AIFMD known unknowns

After five years of rulemaking the Alternative Investment Fund Managers Directive (AIFMD) went live last week – creating a pan-EU regulatory and marketing framework for private funds. Yet a number of gaps in rulemaking is making compliance difficult (if not impossible) to achieve.

A total of five EU member states – Italy, Romania, Bulgaria, Austria and Latvia – have written draft AIFMD bills awaiting parliamentary approval, and 10 more member states – Spain, Portugal, Poland, Lithuania, Estonia, Greece, Finland, Hungary, Slovenia, and Belgium – have not finished preparing their draft legislation or even begun.

While most member states are providing GPs a one-year grace period to comply with the directive, this transitional phase should not be considered a “wait and see” period, says Travers Smith partner Phil Bartram, who helped UK private equity firm Doughty Hanson become one of the first GPs to become authorized under the directive.

The UK was among the 12 European countries that successfully transposed the directive into law before the July 22 deadline, but there is still more rulemaking to be completed in these jurisdictions. For example:

• Questions around remuneration provisions within the directive have not been fully answered by the UK Financial Conduct Authority (FCA) and other national regulators during transposition. Nor is it entirely clear how regulators will interpret carried interest (either as variable or fixed remuneration), an issue that will impact compensation deferral periods. To gain authorization in the UK, firms can tick a box stating they meet the directive’s deferral requirements due to certain built-in features of carried interest, but it remains to be seen whether the FCA agrees.

• Reporting requirements are another area of uncertainty. It is not entirely clear what types of disclosures will need to be made to regulators and investors, meaning GPs still can’t completely update their reporting systems to reach full AIFMD compliance. A template reporting model under consideration by the FCA for instance asks GPs to name their five biggest exposures, but “exposure” is an all-encompassing term that can mean many different things in private equity. Bartram believes a firm’s five biggest deals are presumably its principal exposures, but isn’t able to say with any absolute certainty.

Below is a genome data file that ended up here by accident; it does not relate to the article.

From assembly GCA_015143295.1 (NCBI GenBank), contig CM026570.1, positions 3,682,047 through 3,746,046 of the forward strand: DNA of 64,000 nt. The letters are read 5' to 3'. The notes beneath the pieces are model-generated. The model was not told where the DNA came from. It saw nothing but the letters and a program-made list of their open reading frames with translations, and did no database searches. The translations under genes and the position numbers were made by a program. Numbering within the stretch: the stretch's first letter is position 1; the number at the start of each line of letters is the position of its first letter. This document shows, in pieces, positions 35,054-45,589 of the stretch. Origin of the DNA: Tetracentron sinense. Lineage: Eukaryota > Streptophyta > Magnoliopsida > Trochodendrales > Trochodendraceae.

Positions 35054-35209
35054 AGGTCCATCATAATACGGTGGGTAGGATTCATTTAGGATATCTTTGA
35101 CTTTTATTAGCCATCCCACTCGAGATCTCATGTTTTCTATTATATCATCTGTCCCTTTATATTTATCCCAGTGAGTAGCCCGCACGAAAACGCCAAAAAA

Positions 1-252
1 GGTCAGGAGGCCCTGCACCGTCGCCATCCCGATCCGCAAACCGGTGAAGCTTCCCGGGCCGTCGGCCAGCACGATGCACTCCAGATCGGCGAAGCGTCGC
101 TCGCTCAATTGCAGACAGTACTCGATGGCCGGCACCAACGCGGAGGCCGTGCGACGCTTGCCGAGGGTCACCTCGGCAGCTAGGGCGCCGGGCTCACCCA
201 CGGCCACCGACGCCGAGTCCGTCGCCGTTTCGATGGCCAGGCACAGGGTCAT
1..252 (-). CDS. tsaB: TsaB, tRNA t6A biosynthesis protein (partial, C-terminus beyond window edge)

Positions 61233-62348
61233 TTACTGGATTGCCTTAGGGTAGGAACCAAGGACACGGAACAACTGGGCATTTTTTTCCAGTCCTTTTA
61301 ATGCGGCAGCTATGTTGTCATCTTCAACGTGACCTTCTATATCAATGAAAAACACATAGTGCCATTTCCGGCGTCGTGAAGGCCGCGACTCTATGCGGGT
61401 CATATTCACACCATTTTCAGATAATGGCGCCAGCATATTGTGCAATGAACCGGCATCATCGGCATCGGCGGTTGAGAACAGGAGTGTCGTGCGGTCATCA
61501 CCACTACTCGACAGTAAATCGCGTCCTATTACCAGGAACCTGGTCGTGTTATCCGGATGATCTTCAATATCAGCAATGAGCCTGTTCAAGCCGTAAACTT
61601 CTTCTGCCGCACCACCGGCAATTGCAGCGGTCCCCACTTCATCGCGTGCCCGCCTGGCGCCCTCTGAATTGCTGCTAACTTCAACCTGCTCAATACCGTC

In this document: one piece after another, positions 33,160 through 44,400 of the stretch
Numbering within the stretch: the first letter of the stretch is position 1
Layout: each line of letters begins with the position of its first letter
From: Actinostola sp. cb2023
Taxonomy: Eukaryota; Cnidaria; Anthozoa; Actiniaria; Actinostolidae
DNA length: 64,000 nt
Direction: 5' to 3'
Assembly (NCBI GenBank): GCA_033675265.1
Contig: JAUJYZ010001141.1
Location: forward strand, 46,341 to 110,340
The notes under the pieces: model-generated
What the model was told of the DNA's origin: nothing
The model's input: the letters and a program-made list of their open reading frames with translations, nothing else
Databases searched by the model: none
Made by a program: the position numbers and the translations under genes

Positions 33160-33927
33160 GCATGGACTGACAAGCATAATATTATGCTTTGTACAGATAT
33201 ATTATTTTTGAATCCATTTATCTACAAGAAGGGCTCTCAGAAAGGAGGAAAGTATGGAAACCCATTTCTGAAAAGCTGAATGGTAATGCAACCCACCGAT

• A final example of uncertainty is the directive’s very definition of an alternative investment fund. According to SJ Berwin partner Simon Witney, EU regulators and policymakers are still debating what constitutes an open-ended fund. If this definition is not carefully crafted, it could mean that some private equity funds are labelled as open-ended vehicles, which would not be in line with the policy intent.

The end result of this uncertainty is ultimately more work for compliance officers. Unless they prefer to take a backseat approach until more clarity in any particular jurisdiction is offered, they must constantly consult lawyers and advisors – as well as swap notes with peers on best practice – to interpret the rules and make judgment calls along the way. It’s not quite the situation that was anticipated by regulators, who five years ago envisioned a harmonized EU private funds framework in place by now…